Fiscal multipliers vs Real Life

Technically speaking, the government spending multiplier is not the usual 0.5, but well above 1.

In this sense:
  • €1 cut in the budget does not just cut economic output by €0,50 but by above €1.
 Blanchard & Leigh had had to assume that the European Commission had started from the widely accepted assumption of a multiplier of 0.5.
EU technocrats traditionally quite over-the-top on assumptions behind their forecasts and judgments, most likely due to incompetence, insecurity and the fact that they do not manage their own but other people’s money.

Blanchard compared the actual economic performance in the program countries with the forecast and attributed the error to the fact that the multiplier had to be higher than the assumed 0.5 – even much higher.

While the Commission still does not announce its adoption as a multiplier, it has become more transparent in other respects, so the assumption can be indirectly determined.

The ECB’s research team used both the Commission’s normal forecasts and forecasts for the excessive deficit procedure.

The former are prepared under the assumption of a fiscal policy as laid down in the budgets.

In the case of the latter, however, the Commission assumes that additional consolidation measures will be needed to reduce the deficit below 3% of GDP by a certain year. From the comparison of these forecasts an imputed fiscal multiplier can be calculated.
The prescribed medication was wrong, the patient died.
PS To tell you the truth admitting wrong fiscal multipliers and wrong prescriptions does not mean much to me and the millions of my compatriots who heavily suffered and still suffer from the side effects of a medicine that should be withdrawn from the pharmacies selves as “extremely dangerous for humans.”
Frankly, I also do not care about the motives of  the European Commission that allowed to be kept hostage to German fiscal policies dictates.
Can we reverse the pain and the loss of relatives, jobs, houses and €1,500 from the savings account? We can’t. In this sense, all the reports and studies are just a ‘shake hands’ between technocrats, economists and academics for the sake of scientific research.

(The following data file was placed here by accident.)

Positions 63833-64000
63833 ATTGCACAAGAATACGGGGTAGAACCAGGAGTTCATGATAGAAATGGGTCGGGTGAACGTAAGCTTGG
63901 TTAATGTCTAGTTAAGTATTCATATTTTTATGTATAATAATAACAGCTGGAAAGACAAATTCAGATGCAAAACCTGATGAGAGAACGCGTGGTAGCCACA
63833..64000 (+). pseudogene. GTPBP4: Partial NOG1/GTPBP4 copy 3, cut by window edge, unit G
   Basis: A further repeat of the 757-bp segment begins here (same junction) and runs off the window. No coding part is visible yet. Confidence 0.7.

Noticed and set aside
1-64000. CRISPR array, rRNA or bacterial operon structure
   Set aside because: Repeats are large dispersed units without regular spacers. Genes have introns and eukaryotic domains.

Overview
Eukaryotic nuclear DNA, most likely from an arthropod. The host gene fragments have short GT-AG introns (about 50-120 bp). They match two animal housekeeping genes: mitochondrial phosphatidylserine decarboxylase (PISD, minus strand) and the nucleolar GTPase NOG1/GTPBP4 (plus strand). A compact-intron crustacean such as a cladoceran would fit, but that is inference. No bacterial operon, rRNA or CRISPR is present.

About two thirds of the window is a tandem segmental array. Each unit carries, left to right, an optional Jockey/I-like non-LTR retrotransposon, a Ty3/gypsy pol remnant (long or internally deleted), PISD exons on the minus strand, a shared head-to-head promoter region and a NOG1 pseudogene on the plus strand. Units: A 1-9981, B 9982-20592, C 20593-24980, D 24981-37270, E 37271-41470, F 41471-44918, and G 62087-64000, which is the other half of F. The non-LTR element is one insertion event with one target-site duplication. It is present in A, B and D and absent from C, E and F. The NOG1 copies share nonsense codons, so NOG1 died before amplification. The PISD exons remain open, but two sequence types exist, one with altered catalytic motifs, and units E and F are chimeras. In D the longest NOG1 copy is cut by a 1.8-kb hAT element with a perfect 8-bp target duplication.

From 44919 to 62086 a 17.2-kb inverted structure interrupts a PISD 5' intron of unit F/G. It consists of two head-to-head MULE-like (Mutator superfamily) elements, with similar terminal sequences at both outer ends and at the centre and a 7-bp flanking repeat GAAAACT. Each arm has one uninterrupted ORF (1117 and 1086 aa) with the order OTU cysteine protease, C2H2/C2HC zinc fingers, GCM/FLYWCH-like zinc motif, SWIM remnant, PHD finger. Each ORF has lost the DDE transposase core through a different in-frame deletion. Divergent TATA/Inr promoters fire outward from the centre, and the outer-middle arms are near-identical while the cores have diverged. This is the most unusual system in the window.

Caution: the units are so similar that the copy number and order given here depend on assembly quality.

Check Also

Lagarde urges EU South countries to fight youth unemployment with “reforms”

Managing Director of International Monetary Fund, Christine Lagarde, urged the countries of the European South …


  1. One of the reason I got out of the field of economics and turned to something else in life was the fact that I realized that the mathematical modeling of the economy that was becoming ever more prevalent (and the subsequent policy “recommendations” based upon these models) in fact turned reality on its head. Instead of trying to understand the world in all its complexity, the models quickly became an intellectual and mathematical straightjacket to which the world had to conform under penalty of being dismissed as irrelevant. And this trend to see reality only through the lens of theoretical models is becoming more and more widespread.

    In other words, if the numbers say you are better off, who are you to complain and claim otherwise?

  2. The writer Edward Abbey described economics as something like this: A cloud of swirling vapors which are able to determine very little and to predict even less. It is the phoniest subject taught at any university. Economists are jealous of real science (physics, chemistry, etc.) and have tried to imitate it by creating theories, laws, models which have no basis in reality (and are contrary to common sense in many cases) and have proved an absolute disaster. The most useless course I ever attended at university was “economics”. Eliminate it from the curriculum and start over with something useful.